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How's Your Customer Service Quotient?

Ranger Kidwell-Ross, editor

by Ranger Kidwell-Ross, WorldSweeper's Editor

Ranger's Camper I recently had an interesting experience courtesy of my first outing in a new (to me) 1985 motorhome mounted onto Toyota's venerable extended cab pickup chassis. First off, when I showed a larger version of the photo you see to several industry friends at the recent 2012 NPE in Memphis, I received a gratifying reminder of how dependable that chassis has proven to be over time.

Uniformly, the contractor responses affirmed that Toyota had provided what most considered the most dependable sweeper chassis ever built. Several reminisced about the service life they'd received from their Schwarze 222 sweepers, as well as the mileage and long-lasting service the units had provided. (The latter items are a big reason I chose this particular camper type.)

For a shakedown cruise I met a Seattle-based friend, who has a Volkswagen camper, at a state park located about halfway between our houses at a place called Camano Island State Park. We had researched the state park's amenities online to confirm that the two items at the top of our list were available: nearby clam digging for the season's first minus low tides; and, electrical hookups so we could stay warm in the 40-degree weather that forecasters promised would include plenty of rain or snow along with high winds.

Unfortunately, when we arrived at the beautiful park we got a lesson in how not to provide good customer service. As we came in, a passing ranger told us to pick any campsite from the essentially vacant park and place our $21 apiece in the box provided. "We'll be paying $28 each," we told him, "because we want electrical hookup sites." That's when the interesting part started.

"We don't have electrical sites at this park," he told us. "But the website about the park says you have electrical hookups available," we answered back. "Yes, we hear that alot," replied the ranger.

The question then became what to do next. It was late afternoon and we were tens of miles from any other camping facilities with electricity. Then, John spotted what we figured to be the answer: Five cabins were onsite, none of them occupied and all with outside electric hookups. Armed with this information we re-approached the ranger with the idea of us parking at one of the cabins, paying $28 apiece instead of $21, and plugging into the cabin.

For the ranger, this was a clear no-go. No amount of persuasion mattered. He did, however, refer us to the onsite office. There, another individual was equally unbudging, offering no solution and suggesting we go elsewhere. Or, drive five miles away to another park office staffed with his superiors.

Arriving at the distant office, we explained yet again the situation; we'd seen the hookups on the website, the cabins were being unused, etc. We heard once again, on the topic of the website mis-information: "We hear that alot." However, there was no budging or suggestions other than to go a significant distance to a commercial campground not located near the water and quite a bit more expensive.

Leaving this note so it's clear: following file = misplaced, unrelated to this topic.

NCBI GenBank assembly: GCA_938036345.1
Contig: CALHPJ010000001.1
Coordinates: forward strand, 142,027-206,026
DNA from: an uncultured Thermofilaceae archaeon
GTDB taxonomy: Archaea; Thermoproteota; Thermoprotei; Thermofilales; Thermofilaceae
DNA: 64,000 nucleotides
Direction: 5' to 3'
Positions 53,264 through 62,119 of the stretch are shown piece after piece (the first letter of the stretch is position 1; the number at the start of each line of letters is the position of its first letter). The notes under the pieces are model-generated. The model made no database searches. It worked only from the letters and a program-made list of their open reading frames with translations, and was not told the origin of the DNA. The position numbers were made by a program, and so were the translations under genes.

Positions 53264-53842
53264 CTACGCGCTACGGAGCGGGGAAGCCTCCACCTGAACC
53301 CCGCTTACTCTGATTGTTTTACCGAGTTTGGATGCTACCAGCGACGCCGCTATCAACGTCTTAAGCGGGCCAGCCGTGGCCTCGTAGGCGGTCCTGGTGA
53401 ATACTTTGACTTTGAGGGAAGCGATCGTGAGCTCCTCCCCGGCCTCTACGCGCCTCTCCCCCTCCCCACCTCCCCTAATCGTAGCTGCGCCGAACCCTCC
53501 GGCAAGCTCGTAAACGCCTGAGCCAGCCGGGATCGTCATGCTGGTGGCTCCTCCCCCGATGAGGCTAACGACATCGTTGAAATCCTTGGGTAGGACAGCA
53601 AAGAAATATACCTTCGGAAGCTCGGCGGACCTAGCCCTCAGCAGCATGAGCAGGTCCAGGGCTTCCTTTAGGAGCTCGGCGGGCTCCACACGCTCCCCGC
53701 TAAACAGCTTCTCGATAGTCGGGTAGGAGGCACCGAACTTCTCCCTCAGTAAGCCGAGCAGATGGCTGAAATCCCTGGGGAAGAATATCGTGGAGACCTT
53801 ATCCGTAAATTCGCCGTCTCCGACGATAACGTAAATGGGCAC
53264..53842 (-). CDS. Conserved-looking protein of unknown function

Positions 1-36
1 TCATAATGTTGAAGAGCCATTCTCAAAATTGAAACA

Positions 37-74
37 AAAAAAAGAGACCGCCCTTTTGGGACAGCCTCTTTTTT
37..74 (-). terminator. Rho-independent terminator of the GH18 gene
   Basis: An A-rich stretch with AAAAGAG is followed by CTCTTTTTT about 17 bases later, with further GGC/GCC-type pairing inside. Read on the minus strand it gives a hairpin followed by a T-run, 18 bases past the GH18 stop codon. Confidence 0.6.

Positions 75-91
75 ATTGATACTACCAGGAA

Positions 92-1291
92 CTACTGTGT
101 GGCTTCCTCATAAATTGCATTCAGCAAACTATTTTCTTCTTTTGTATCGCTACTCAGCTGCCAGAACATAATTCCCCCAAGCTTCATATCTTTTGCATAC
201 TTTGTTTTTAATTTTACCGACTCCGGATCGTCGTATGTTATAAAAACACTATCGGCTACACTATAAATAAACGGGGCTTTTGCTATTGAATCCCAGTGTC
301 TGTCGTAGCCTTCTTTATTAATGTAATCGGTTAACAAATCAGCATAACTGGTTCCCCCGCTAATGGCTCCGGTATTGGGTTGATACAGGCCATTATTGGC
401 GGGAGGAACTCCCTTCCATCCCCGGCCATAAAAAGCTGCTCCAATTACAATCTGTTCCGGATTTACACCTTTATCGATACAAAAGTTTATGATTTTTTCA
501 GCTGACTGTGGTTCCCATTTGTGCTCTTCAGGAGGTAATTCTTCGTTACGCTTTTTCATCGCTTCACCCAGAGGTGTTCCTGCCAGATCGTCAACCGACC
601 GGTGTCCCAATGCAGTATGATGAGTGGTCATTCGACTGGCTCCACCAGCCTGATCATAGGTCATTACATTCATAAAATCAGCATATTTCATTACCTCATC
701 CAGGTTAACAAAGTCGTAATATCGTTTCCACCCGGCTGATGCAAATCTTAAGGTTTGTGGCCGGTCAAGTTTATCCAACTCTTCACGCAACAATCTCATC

Finally, back against the wall and darkness coming on, my friend, John, said he thought we should just rent one of the cabins and split whatever the rental would be. "Can we both park our campers next to the cabin if we rent it," he asked. Receiving an answer in the affirmative, we asked about the price of cabin rental. We couldn't have been more astonished at the answer: $57 per night – or just $1 more than the $56 that two individual campsites with electrical would have cost.

So, that's of course what we did. And, instead of just plugging in our relatively meager heaters, we kept the heat up in the cabin and had a place to dry our wet clothes. It was an altogether satisfactory solution. The problem was, it was one that none of the park employees had suggested.

The organization had completely missed the boat on the topic of customer service. If anywhere along the line someone had just suggested that an additional dollar could secure a cabin, along with its needed outside electrical hookup, we'd have been immediately and totally satisfied. And saved a precious hour or so of vacation time and not missed that day's clam tide.

I encourage you to consider your own organization in light of the above tale. Are there situations where you could solve your customers' problems in a neat, no-muss/no-fuss fashion and leave them extolling your praises – but where in the past you've unwittingly left them to find some other alternative that perhaps didn't involve doing business with you?

In my experience, the best way to grow and safeguard your business is to be a problem solver for your customers. Find a solution to every possible impediment to them doing business with you on their terms. Provide solutions to any roadblocks, rather than turning them loose to do business with a competitor.

As always, the articles in this issue are designed to help you find crucial insight for your business. My hope is you find they all help in one way or the other. If you have ideas about articles you'd like to see in the future, please let us know that, as well. Our goal is to write about what you want to read. And, if you have a sweeping-related need please contact us about it. We'll try to assist in any way we can.

I routinely reference articles and studies, provide information from my "Fundamentals of the Power Sweeping Business" manual and put contractors and city officials in touch with others who may have answers to their informational needs. By the same token, if you have a story you can provide, additional information on any of the topics we've covered – or need more details – please let me know. I'll be glad to help if at all possible.

Good Sweeping!
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